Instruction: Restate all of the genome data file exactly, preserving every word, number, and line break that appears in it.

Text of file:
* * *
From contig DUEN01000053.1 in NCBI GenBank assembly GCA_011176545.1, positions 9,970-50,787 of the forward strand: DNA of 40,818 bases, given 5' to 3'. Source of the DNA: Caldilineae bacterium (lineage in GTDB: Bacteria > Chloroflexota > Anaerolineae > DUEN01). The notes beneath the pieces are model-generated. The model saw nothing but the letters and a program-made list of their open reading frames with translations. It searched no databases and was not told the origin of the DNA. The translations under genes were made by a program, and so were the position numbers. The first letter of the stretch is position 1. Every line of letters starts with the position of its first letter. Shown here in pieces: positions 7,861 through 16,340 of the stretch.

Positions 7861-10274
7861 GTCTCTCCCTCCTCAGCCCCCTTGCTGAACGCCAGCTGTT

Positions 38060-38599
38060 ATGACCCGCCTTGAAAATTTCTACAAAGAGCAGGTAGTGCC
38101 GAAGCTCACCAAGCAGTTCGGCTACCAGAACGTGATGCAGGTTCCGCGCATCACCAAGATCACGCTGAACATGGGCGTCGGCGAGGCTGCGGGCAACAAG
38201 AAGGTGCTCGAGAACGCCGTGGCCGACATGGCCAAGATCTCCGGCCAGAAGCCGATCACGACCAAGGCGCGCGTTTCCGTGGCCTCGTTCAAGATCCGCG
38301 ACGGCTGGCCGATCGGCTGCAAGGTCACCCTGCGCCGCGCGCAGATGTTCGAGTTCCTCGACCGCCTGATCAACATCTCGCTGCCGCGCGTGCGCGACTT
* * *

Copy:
From contig DUEN01000053.1 in NCBI GenBank assembly GCA_011176545.1, positions 9,970-50,787 of the forward strand: DNA of 40,818 bases, given 5' to 3'. Source of the DNA: Caldilineae bacterium (lineage in GTDB: Bacteria > Chloroflexota > Anaerolineae > DUEN01). The notes beneath the pieces are model-generated. The model saw nothing but the letters and a program-made list of their open reading frames with translations. It searched no databases and was not told the origin of the DNA. The translations under genes were made by a program, and so were the position numbers. The first letter of the stretch is position 1. Every line of letters starts with the position of its first letter. Shown here in pieces: positions 7,861 through 16,340 of the stretch.

Positions 7861-10274
7861 GTCTCTCCCTCCTCAGCCCCCTTGCTGAACGCCAGCTGTT

Positions 38060-38599
38060 ATGACCCGCCTTGAAAATTTCTACAAAGAGCAGGTAGTGCC
38101 GAAGCTCACCAAGCAGTTCGGCTACCAGAACGTGATGCAGGTTCCGCGCATCACCAAGATCACGCTGAACATGGGCGTCGGCGAGGCTGCGGGCAACAAG
38201 AAGGTGCTCGAGAACGCCGTGGCCGACATGGCCAAGATCTCCGGCCAGAAGCCGATCACGACCAAGGCGCGCGTTTCCGTGGCCTCGTTCAAGATCCGCG
38301 ACGGCTGGCCGATCGGCTGCAAGGTCACCCTGCGCCGCGCGCAGATGTTCGAGTTCCTCGACCGCCTGATCAACATCTCGCTGCCGCGCGTGCGCGACTT